Public Release: 

Early menopause predicts a milder form of rheumatoid arthritis

Study results show these patients are 50% less likely to develop severe rheumatoid arthritis

European League Against Rheumatism

Berlin, Germany, June 8 2012 : A new study presented today at EULAR 2012, the Annual Congress of the European League Against Rheumatism, shows that early menopause predicts a milder form of rheumatoid arthritis (RA). New insights on factors influencing RA are good news for sufferers of the chronic inflammatory disease that currently affects over 2 million women in Europe. 1,2

The study, based on 134 incident RA cases, found that patients aged over 45 years with a history of early menopause were 50% less likely to develop severe RA (16% versus 35%) and more likely to develop a mild/moderate rheumatoid factor (RF) negative phenotype (58% versus 20%). There was no major difference in RA severity depending on oral contraceptive use or history of breast feeding. This study highlights that hormonal changes may influence pathways that are distinct from those leading to severe, progressive disease.

Dr. Mitra Pikwer from Skåne University Hospital, Sweden, and lead study author commented: "We already know that hormonal factors may influence the risk of RA, but this is the first study we know of that investigates the impact of menopausal age on the severity of RA. This is an important breakthrough, both in helping us understand the impact that hormones may have on the development of this disease and potentially also in helping us predict the long-term prognosis for our patients."

The study identified patients who answered a questionnaire in a community based health survey (conducted between 1991 and 1996) and later developed RA. Information on hormonal predictors including breastfeeding history, history of oral contraceptive use and menopausal age (early menopause ≤45 years or normal/late menopause > 45 years) was obtained via the questionnaire. By a structured review of the patients medical records, relevant information such as use of disease modifying anti-rheumatic drugs (DMARDs) including biological treatment, radiographic erosions, rheumatoid factor (RF) status as well as Health Assessment Questionnaire (HAQ*) data was collected. These variables were added to the SPSS TwoStep Cluster Analysis in order to reveal natural groupings of RA severity.

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RA is a chronic inflammatory disease with female predominance. Hormonal factors such as breast-feeding history, use of oral contraceptives and menopausal age have all been suggested to influence the risk of RA. As yet the underlying mechanisms and their impact on disease progression are unknown.

Abstract Number: FRI0087

*HAQ (Health Assessment Questionnaire) is a patient questionnaire that measures function and health-related quality of life through measuring a patient's ability to perform everyday tasks.

1. Bevan S, Quadrello T, McGee R et al. Fit for work? Musculoskeletal disorders in the European workforce. http://www.fundacionabbott.es/saludytrabajo/descargas/Fit_for_Work_pan_European_report.pdf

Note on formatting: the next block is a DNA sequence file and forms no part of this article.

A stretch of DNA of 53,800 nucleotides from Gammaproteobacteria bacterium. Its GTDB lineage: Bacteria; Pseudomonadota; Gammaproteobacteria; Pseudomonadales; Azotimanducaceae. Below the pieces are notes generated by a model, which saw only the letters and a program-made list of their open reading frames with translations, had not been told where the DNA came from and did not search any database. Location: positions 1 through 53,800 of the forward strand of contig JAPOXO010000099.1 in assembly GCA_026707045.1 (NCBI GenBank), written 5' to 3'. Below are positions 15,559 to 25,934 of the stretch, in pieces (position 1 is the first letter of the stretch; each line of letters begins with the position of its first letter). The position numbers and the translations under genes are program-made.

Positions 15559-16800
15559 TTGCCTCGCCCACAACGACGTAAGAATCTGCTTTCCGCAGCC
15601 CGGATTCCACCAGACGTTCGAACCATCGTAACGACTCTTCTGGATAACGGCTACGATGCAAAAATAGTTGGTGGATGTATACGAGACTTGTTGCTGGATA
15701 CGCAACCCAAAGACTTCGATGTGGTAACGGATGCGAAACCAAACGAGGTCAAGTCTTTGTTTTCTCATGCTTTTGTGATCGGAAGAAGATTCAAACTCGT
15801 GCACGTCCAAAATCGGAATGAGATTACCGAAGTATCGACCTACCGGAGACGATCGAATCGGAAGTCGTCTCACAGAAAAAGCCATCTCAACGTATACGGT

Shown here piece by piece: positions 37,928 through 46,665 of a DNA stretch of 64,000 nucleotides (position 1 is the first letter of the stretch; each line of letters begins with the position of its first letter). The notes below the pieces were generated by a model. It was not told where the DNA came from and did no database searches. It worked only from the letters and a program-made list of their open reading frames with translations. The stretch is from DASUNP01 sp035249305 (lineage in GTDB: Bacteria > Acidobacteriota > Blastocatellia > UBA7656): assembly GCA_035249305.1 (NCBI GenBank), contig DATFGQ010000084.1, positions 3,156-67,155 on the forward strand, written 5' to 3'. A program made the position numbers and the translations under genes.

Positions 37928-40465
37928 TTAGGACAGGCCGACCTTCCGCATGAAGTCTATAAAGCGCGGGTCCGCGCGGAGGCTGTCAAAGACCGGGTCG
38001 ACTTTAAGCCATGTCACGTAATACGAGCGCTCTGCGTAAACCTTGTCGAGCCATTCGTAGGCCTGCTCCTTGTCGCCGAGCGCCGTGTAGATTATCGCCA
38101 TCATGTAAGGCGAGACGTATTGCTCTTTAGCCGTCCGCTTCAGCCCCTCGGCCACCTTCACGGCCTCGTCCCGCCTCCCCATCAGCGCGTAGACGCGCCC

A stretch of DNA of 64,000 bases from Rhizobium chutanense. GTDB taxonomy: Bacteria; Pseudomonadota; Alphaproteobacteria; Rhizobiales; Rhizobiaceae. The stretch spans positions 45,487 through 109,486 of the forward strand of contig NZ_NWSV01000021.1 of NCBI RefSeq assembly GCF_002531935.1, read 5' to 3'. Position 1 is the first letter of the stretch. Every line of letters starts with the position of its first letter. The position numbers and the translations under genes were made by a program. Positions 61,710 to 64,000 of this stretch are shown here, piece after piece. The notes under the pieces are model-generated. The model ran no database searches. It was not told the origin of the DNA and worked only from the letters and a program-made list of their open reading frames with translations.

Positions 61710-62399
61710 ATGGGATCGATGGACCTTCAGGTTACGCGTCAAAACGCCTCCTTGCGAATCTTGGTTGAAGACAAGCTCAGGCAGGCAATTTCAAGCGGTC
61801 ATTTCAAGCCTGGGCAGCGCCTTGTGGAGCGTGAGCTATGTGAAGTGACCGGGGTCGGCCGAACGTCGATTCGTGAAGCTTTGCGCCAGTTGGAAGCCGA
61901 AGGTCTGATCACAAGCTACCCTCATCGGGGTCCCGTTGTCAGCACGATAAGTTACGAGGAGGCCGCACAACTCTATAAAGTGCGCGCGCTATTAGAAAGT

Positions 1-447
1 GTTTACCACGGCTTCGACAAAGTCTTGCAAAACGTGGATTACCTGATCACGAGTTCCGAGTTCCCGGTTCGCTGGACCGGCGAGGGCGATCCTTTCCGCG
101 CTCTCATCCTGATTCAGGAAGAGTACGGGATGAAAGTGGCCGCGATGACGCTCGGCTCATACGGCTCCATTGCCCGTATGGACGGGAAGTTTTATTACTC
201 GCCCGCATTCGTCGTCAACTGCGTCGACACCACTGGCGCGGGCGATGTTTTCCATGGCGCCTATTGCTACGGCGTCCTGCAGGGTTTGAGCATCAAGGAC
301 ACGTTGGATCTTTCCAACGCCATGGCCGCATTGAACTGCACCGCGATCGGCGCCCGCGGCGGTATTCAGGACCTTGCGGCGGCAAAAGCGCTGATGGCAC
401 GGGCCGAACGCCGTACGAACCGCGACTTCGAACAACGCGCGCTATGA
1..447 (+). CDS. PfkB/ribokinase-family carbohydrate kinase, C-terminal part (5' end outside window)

2. Englund M, Jöud A, Geborek P et al. Prevalence and incidence of rheumatoid arthritis in southern Sweden 2008 and their relation to prescribed biologics. Rheumatology 2010; 49: 1563-9

NOTES TO EDITORS:

For further information on this study, or to request an interview with the study lead, please do not hesitate to contact the EULAR congress Press Office in Hall 6 on the 3rd floor of the Congress Centre during EULAR 2012 or on:

Email: eularpressoffice@cohnwolfe.com

Candice Debleu: Onsite tel: +44 7894 386 425

About EULAR

  • The European League Against Rheumatism (EULAR) is the organisation which represents the patient, health professional and scientific societies of rheumatology of all the European nations
  • In line with The European Union of Medical Specialists (UEMS), EULAR defines rheumatology as including rheumatic diseases of the connective tissue, locomotor and musculoskeletal systems
  • EULAR aims to promote, stimulate and support the research, prevention, treatment and rehabilitation of rheumatic diseases. With 45 scientific member societies, 36 PARE organisations and 10 health professionals associations, EULAR underscores the importance of combating rheumatic diseases not only by medical means, but also through a wider context of care for rheumatic patients and a thorough understanding of their social and other needs
  • Diseases of the bone and joints such as rheumatoid arthritis and osteoarthritis cause disability in 4-5% of the adult population and are predicted to rise as people live longer
  • EULAR 2012 is set to be the biggest rheumatology event in Europe with over 15,000 scientists, physicians, allied health professionals, and related audiences in attendance from over 115 countries. Over the course of the congress, more than 275 oral and 1400 poster abstract presentations will be featured, with 1,010 invited speaker lectures taking place in 190 sessions
  • To find out more about the activities of EULAR, visit: www.eular.org

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